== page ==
3. Pfizer buying rival drug firm Wyeth for $68B US Unclear how purchase would affect Pfizer facilities in Calgary, Kirkland, Que., Mississauga, Ont. Last Updated: Monday, January 26, 2009 | 11:59 AM ET Comments16Recommend12 The Associated Press Pfizer Inc. is buying rival drug-maker Wyeth in a $68-billion US cash-and-stock deal that will increase its revenue by 50 per cent, solidify its No. 1 rank in the troubled industry and transform it from a pure pharmaceutical company into a broadly diversified health-care giant. At the same time, Pfizer announced cost cuts that include slashing more than 8,000 jobs as it prepares for expected revenue declines when cholesterol drug Lipitor — the world's top-selling medicine — loses patent protection in 2011. The deal announced Monday comes as Pfizer's profit takes a brutal hit from a $2.3- billion legal settlement over allegations it marketed certain products for indications that have not been approved. The New York-based company is also cutting 10 per cent of its workforce of 83,400, slashing its dividend, and reducing the number of manufacturing plants. Canadian impact unknown A spokeswoman for Pfizer Canada Inc. said it was unclear how the round of job cuts would affect the company's domestic operations, which employ more than 1,400 workers at facilities in Calgary, Kirkland, Que., and Mississauga, Ont. "At this time we really aren't aware of any impact on the Canadian organization related to the layoffs that were announced," said Rhonda O'Gallagher in an interview. She suggested that any possible job cuts to the Canadian operations wouldn't be announced for a few weeks or possibly months. Early Monday, Pfizer, the maker of Lipitor and impotence pill Viagra, said it will pay $50.19 US per share under for Wyeth, valuing Madison, N.J.-based Wyeth at a 14.7 per cent premium to the company's closing price of $43.74 Friday. Both companies' boards of directors approved the deal but Wyeth shareholders must do so, antitrust regulators must review the deal and a consortium of banks lending the companies $22.5 billion must complete the financing. Pfizer has been under pressure from Wall Street to make a bold move as it faces what is referred to as a patent cliff in the coming years. As key drugs lose patent protection, they will face generic competition and declining sales. Lipitor is expected to face generic competition starting in November 2011. It brings in nearly $13 billion per year for the company. Diversifying revenues Acquiring Wyeth helps Pfizer diversify and become less-dependent on individual drugs — Lipitor now provides about one-fourth of all Pfizer revenue — while adding strength in biotech drugs, vaccines and consumer products. Wyeth makes the world's top-selling vaccines, Prevnar for meningitis and pneumococcal disease, and co-markets with Amgen Inc. the world's No. 1 biotech drug, Enbrel for rheumatoid arthritis. "The combination of Pfizer and Wyeth provides a powerful opportunity to transform our industry," Pfizer chair and CEO Jeffery Kindler said in a statement. "It will produce the world's premier biopharmaceutical company whose distinct blend of diversification, flexibility, and scale positions it for success in a dynamic global health care environment." Together, the two companies will have 17 different products with annual sales of $1 billion or more, including top antidepressant Effexor, Lyrica for fibromyalgia and nerve pain, Detrol for overactive bladder and blood pressure drug Norvasc. Shortly after announcing the Wyeth deal, Pfizer said fourth-quarter profit plunged on a charge to settle investigations into off-label marketing practices. The company earned $268 million, or four cents a share, compared to profit of $2.72 billion, or 40 cents per share, a year before. Revenue fell four per cent to $12.35 billion from $12.87 billion. Excluding about $2.3 billion in legal charges, the company says profit rose to 65 cents per share. Analysts polled by Thomson Reuters expected profit of 59 cents per share on revenue of $12.54 billion. Looking ahead, New York-based Pfizer expects earnings per share between $1.85 and $1.95 in 2009, below forecasts for $2.49.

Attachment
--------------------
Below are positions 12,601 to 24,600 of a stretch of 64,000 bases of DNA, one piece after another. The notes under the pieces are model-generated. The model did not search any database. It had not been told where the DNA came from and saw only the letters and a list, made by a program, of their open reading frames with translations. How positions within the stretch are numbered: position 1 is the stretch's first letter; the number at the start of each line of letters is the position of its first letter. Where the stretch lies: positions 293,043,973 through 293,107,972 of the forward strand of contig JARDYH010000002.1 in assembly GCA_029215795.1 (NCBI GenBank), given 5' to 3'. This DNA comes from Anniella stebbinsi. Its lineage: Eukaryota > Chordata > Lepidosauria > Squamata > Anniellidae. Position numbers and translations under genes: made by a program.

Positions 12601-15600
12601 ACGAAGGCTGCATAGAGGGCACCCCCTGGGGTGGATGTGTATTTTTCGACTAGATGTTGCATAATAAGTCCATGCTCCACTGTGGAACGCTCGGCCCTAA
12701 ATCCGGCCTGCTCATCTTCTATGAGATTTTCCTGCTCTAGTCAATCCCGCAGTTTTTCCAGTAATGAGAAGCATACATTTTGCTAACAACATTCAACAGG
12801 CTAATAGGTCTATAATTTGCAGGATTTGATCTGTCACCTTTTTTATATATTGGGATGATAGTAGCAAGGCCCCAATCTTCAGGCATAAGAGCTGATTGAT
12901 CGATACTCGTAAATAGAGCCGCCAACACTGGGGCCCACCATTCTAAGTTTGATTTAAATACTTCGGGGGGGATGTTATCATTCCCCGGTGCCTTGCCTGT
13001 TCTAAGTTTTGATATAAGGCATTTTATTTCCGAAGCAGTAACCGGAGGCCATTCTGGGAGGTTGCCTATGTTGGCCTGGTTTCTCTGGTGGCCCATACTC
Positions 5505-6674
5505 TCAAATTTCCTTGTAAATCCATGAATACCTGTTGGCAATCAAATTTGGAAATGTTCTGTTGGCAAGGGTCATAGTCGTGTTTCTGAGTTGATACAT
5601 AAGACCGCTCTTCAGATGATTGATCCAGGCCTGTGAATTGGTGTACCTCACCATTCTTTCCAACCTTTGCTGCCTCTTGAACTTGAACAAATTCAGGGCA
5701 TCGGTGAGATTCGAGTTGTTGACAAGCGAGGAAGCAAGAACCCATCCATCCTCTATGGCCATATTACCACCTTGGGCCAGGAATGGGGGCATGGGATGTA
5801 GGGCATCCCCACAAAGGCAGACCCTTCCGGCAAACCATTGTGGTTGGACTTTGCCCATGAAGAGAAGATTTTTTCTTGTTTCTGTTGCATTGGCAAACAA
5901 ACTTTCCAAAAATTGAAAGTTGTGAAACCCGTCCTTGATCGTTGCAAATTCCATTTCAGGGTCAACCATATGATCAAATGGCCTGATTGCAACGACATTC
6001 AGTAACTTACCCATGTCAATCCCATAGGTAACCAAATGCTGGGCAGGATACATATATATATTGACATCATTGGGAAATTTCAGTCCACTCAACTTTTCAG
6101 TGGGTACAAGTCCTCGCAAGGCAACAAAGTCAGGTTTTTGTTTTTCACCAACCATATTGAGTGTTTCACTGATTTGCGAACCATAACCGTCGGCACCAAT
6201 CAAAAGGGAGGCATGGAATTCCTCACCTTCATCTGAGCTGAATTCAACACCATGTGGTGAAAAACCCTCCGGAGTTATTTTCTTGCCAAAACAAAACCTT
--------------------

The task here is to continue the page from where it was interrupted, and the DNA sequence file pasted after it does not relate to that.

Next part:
4. Aux grands maux les grands remèdes. Confronté à une érosion de ses ventes, le géant pharmaceutique Pfizer s'est tourné hier vers son concurrent Wyeth et l'a avalé pour 68 milliards US. Une transaction dont l'impact est encore difficile à mesurer au Québec, où les deux entreprises emploient conjointement environ 1800 personnes. Pour en lire plus...
  5. Quelques jours après la fusion de Pfizer et de Wyeth, le mouvement de fusion dans le secteur pharmaceutique se poursuit avec l'achat par Merck de son concurrent Shering-Plough. Pour en lire plus...